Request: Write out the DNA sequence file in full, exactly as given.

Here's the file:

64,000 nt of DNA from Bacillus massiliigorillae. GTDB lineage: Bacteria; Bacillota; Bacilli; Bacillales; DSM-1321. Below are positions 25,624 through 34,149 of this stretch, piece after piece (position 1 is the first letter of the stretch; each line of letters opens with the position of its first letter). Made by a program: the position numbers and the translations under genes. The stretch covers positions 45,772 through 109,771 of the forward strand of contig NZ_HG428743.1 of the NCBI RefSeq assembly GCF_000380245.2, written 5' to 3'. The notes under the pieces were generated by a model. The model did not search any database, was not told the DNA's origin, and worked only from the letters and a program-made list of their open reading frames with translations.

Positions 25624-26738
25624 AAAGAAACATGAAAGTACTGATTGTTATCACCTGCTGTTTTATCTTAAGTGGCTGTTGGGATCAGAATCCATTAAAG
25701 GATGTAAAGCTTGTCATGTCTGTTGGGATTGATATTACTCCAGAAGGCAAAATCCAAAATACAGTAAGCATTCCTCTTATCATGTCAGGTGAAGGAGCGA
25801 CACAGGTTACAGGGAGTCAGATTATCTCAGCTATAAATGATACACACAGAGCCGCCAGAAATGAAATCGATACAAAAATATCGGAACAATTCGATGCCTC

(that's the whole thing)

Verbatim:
64,000 nt of DNA from Bacillus massiliigorillae. GTDB lineage: Bacteria; Bacillota; Bacilli; Bacillales; DSM-1321. Below are positions 25,624 through 34,149 of this stretch, piece after piece (position 1 is the first letter of the stretch; each line of letters opens with the position of its first letter). Made by a program: the position numbers and the translations under genes. The stretch covers positions 45,772 through 109,771 of the forward strand of contig NZ_HG428743.1 of the NCBI RefSeq assembly GCF_000380245.2, written 5' to 3'. The notes under the pieces were generated by a model. The model did not search any database, was not told the DNA's origin, and worked only from the letters and a program-made list of their open reading frames with translations.

Positions 25624-26738
25624 AAAGAAACATGAAAGTACTGATTGTTATCACCTGCTGTTTTATCTTAAGTGGCTGTTGGGATCAGAATCCATTAAAG
25701 GATGTAAAGCTTGTCATGTCTGTTGGGATTGATATTACTCCAGAAGGCAAAATCCAAAATACAGTAAGCATTCCTCTTATCATGTCAGGTGAAGGAGCGA
25801 CACAGGTTACAGGGAGTCAGATTATCTCAGCTATAAATGATACACACAGAGCCGCCAGAAATGAAATCGATACAAAAATATCGGAACAATTCGATGCCTC